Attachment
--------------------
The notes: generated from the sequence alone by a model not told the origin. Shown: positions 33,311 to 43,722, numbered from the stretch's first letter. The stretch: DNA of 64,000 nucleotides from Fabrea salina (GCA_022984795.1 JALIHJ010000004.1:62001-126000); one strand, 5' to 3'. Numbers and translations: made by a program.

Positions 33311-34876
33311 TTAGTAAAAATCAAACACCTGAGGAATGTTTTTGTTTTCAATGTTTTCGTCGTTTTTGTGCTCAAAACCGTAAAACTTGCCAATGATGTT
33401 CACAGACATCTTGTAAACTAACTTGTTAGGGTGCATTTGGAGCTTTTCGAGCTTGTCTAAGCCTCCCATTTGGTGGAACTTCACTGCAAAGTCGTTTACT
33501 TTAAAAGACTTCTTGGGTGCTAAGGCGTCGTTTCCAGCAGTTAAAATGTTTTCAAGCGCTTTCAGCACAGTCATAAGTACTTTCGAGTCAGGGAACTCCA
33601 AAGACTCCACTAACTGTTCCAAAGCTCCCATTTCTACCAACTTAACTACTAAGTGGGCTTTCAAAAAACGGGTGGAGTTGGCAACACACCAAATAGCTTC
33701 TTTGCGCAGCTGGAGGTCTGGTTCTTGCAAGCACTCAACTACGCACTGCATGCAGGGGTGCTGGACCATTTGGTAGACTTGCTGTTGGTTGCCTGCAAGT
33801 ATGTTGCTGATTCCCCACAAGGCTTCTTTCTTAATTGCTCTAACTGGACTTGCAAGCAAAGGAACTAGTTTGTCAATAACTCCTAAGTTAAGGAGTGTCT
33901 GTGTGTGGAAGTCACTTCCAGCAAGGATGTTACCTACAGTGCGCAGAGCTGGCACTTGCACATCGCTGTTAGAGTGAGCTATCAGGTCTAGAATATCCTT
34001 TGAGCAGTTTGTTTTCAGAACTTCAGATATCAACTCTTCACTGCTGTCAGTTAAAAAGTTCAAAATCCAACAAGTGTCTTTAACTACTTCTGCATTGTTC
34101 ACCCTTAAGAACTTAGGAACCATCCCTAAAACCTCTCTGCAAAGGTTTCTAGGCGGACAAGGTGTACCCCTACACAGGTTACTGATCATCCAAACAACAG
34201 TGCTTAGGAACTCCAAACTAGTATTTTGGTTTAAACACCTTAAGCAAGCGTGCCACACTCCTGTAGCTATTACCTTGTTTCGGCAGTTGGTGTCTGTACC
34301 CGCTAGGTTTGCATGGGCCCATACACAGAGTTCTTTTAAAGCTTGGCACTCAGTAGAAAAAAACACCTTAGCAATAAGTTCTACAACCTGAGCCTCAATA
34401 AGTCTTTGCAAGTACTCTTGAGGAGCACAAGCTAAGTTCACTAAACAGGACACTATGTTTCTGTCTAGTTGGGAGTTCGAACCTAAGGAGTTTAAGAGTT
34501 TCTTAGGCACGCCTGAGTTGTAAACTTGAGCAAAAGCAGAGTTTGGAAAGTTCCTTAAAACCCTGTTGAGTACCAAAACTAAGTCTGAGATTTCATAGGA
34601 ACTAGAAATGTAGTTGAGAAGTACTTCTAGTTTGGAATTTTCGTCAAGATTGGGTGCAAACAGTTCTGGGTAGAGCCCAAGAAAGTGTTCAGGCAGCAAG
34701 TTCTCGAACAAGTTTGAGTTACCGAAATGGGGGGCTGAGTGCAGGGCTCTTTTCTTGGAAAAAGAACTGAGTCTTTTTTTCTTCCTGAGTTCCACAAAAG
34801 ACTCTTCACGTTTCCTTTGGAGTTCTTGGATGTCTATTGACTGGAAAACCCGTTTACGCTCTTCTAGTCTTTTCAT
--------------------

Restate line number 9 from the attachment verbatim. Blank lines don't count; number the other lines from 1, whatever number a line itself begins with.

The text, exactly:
33901 GTGTGTGGAAGTCACTTCCAGCAAGGATGTTACCTACAGTGCGCAGAGCTGGCACTTGCACATCGCTGTTAGAGTGAGCTATCAGGTCTAGAATATCCTT